You could also use it in the morning, Rochna said, to prevent morning-breath from detracting from some early fun, or on the clitoris to help with post-orgasm sensitivity.

The talk of orgasms is the trigger that transitions the evening from mild to wild.

“Let’s talk about vibration,” Rochna said.

The rest of the night was filled with vibrators of all kinds, sizes and speeds. With names such as “Pearl Dolphin,” “Turtle Frenzy” and “Escalating Elephant,” the wild catalogue resembled an R-rated safari.

Rochna had samples of a few items from the catalogue, and passed various vibrators around the room. With an escalating scale of features and price tag, the most expensive and high-tech vibrator in the catalogue was the “Ultimate Indulgence.” At a whopping $168, it featured flashing lights and beads, with a hummingbird-shaped clitoral stimulator that flutters at lightning speed.

Our photographer—the only male in the room—looked in awe at its 360 degree rotation and thrusting mechanism.

“You’ve been replaced,” Rochna said with a twinkle in her eye.

After the Ultimate Indulgence, the night winds down with Rochna in the other room, taking confidential orders from those interested in purchasing her wares.

Rochna said she began hosting passion parties in July 2004 when she was looking for a fun bachelorette party activity.

Since then, Rochna said she has hosted more than 200 parties, making an average of $40 an hour.

Rochna said the aim of Passion Parties is to create a confidential and safe environment for women to explore their sexuality.

“We’re just trying to spread the passion towards women—young, middle aged, married, or older.”

That said, in an environment where on-campus resources such as the Sexual Health Resource Centre (SHRC) are available with its variety of teach-ins—including the ones about a variety of sex toys they sell at cost—the Passion Party experience is a disappointing one. Rochna replaced information on how to have fun with my partner or myself with an aggressive sales pitch that came with some very expensive price tags.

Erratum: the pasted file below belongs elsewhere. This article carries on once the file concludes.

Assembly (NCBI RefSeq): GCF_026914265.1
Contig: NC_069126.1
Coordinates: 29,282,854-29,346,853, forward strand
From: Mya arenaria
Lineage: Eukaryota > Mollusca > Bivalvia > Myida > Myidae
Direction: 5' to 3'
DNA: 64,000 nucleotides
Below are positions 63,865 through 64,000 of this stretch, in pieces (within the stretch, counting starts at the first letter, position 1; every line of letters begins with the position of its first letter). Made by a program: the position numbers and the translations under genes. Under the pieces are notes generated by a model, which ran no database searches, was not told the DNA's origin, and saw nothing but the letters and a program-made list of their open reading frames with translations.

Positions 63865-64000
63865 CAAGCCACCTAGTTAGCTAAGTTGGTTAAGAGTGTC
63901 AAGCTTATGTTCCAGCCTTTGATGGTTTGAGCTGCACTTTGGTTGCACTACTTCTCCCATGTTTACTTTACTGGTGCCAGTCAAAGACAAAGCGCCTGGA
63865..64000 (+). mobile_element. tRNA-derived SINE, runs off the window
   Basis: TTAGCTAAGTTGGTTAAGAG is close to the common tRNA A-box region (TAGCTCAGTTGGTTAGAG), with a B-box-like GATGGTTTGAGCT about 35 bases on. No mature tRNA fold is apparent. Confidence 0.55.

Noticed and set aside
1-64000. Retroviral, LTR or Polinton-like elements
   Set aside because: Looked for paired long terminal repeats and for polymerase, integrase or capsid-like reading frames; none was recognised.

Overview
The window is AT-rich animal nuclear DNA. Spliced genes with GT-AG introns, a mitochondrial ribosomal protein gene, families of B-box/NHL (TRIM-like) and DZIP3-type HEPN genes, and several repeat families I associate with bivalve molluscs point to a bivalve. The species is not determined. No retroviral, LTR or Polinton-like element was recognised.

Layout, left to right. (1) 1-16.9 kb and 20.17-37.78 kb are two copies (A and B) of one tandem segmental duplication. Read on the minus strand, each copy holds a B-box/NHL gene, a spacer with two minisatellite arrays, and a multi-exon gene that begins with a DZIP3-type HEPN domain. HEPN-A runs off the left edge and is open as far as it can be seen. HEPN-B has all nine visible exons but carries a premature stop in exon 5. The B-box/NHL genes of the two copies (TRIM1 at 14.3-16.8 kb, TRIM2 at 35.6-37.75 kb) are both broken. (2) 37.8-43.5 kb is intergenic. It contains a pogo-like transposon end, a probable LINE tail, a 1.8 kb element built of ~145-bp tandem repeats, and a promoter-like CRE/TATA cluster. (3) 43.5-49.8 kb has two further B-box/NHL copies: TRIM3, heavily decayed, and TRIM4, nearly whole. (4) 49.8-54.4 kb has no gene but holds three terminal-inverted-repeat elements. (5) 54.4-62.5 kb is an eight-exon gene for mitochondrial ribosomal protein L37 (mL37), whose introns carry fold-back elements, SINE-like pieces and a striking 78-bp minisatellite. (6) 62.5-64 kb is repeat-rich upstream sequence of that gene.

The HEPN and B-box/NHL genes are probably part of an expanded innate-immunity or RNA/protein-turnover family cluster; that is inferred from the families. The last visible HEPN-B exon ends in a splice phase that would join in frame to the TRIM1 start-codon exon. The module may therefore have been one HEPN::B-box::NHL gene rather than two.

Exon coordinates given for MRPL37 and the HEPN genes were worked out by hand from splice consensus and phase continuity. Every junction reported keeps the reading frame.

Perhaps if I were a woman in my mid-30s or was never educated on the subject of sexual exploration, I would have related to Rochna—a mother and a wife herself—a little more. But at an age where resources and friends are widely available for some open advice about spicing up one’s sex life, a passion party is no substitute for getting out and exploring the other more relatable resources available to you.

Safer-sex products

Birth Control Pill

A pill combining varying amounts of estrogen and progestin and taken orally for three weeks, with a one-week break between cycles. When taken correctly—at the same time every day—the pills stop ovulation, preventing normal fertility.

Birth control pills regulate periods, often making them lighter and less painful. They’re also proven to reduce the risk of ovarian and endometrial cancer, and may treat acne and endometriosis.

Risks include strokes and blood clots. The pills don’t protect against STIs, HIV or Hepatitis and are less effective if the user is a smoker.

Intrauterine Device (IUD)

An IUD is inserted into the uterus by a doctor and remains in place for the duration of the time pregnancy isn’t desired. There are two types of IUDs—copper-based and hormonal. An IUD can stay in place from five to 12 years, depending on the type.

Benefits include a less than one per cent failure rate and not having to take any daily action.

However, IUDs may lead to heavier, more painful periods and a very low risk of pelvic inflammatory disease. IUDs don’t protect the user from STIs, HIV or Hepatitis.